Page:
While wide receiver and left tackle are paramount needs for the New Orleans Saints in the 2022 NFL draft, another position to watch is safety. New Orleans bolstered the unit in free agency with Marcus Maye and Justin Evans; the signings aligned with head coach Dennis Allen’s vision of versatility at the position. But with the departure of both strong and free starting safeties Marcus Williams and Malcolm Jenkins, the team will likely look to build back through the draft.
I broke down the state of the unit in-depth earlier this month – looking at the acquisitions and how Allen’s philosophy of interchangeable safeties could play into the draft. We’ve also been tracking the team’s meetings with prospects. In surveying the 61 prospects linked to the team, a few things stand out. They’ve done their homework meeting with 11 wide receivers and 8 offensive linemen. But they’ve also met with 12 secondary players: 4 safeties, and 8 cornerbacks.
While the number of safeties is low comparatively, it’s a group of high-quality, legitimate prospects across several rounds. The number of cornerbacks is a bit surprising. But another thing the team likes to do is convert them to safety: P.J. Williams and Malcolm Jenkins. An interesting parallel considering the reaction to Notre Dame’s Kyle Hamilton’s 40-yd dash time is the similar criticism Jenkins received back in 2009. Both Jenkins and Williams were considered top cornerback prospects in their respective draft classes. Both thrived in their transition to safety. And New Orleans is doing their homework on the position quite thoroughly; you can never have too much depth at cornerback, but it’s low on the list of needs for the level of due diligence.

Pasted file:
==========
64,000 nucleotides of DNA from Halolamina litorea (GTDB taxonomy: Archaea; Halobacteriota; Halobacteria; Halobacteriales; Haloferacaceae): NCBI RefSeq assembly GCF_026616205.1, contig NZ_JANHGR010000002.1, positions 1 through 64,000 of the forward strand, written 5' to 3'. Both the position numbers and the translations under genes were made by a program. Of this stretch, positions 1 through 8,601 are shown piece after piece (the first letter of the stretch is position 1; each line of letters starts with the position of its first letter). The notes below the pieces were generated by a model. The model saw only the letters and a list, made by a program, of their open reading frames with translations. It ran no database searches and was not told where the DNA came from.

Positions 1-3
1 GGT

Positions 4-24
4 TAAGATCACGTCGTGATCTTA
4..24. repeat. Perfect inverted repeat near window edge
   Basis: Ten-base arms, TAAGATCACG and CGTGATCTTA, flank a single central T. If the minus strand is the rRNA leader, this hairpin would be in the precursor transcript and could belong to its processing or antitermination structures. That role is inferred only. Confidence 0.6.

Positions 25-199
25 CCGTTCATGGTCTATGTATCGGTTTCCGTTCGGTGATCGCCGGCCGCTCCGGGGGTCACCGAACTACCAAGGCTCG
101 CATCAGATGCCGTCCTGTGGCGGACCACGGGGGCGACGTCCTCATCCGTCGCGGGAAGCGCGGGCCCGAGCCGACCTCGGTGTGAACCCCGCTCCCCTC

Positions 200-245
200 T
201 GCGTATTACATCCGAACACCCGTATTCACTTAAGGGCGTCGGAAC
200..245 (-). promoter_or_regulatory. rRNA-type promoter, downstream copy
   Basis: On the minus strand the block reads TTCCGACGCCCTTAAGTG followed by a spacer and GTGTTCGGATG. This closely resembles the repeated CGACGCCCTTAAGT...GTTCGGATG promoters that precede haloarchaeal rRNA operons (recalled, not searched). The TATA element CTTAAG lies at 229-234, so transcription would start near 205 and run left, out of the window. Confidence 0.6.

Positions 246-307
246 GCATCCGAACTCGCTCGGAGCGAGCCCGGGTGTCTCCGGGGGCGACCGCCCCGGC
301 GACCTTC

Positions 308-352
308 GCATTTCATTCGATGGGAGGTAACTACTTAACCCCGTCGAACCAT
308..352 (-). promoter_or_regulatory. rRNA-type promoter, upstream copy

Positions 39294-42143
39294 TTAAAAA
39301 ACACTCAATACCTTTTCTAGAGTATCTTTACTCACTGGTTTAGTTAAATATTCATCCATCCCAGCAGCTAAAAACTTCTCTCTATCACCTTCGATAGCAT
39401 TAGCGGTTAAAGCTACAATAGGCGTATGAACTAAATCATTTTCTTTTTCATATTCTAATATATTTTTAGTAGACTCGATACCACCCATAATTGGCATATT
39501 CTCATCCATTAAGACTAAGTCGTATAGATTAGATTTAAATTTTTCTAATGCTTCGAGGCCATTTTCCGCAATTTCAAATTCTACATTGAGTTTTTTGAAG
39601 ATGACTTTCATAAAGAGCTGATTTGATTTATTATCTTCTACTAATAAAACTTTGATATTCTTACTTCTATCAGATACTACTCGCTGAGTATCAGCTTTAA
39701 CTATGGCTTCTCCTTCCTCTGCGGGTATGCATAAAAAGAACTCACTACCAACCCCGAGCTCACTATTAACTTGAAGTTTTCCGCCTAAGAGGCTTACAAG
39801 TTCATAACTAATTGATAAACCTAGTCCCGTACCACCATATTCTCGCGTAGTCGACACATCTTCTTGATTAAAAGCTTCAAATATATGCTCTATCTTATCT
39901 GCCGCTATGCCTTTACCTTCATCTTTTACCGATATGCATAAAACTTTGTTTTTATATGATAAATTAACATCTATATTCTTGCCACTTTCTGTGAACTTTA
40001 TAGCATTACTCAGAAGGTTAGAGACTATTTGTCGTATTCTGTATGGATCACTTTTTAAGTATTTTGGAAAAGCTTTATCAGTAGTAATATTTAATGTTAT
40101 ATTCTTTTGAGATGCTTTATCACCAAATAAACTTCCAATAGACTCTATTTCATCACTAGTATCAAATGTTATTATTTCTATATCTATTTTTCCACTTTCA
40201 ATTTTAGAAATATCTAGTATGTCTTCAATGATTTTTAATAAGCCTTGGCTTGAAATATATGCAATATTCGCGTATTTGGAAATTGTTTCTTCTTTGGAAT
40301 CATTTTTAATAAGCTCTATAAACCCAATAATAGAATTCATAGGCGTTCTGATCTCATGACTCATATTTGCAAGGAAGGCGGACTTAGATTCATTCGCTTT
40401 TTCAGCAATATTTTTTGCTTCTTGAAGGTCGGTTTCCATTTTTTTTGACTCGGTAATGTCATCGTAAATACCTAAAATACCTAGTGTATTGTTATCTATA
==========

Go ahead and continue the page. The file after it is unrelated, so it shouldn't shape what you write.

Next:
Saints fans are familiar with the Relative Athletic Score (RAS) – but I feel focusing on the number itself is oversimplified. In the 2021 NFL draft, their first three selections (Payton Turner, Pete Werner, and Paulson Adebo) all had scores of 9.0 or higher. But historically, that number tends to drop in later rounds. I think there’s a correlation with the pandemic and lack of film and measurables with the recent prioritization of high RAS scores. Historically, that’s not the case. It’s really within the RAS scores that you see potential team trends.
Past Jenkins and Kenny Vaccaro taken Nos. 14 and 15 overall, New Orleans tends to hit on secondary players on Day 2: Marcus Williams in the second round, C.J. Gardner-Johnson in the fourth, and P.J. Williams in the third round. So that could be the sweet spot to look for the team to target and build back the role.
With that, here’s a look at some of the prospects the team could be targeting throughout each round of the 2022 NFL draft, and how they fit the team’s historical draft trends. Let’s start with an analysis of safeties linked to the Saints.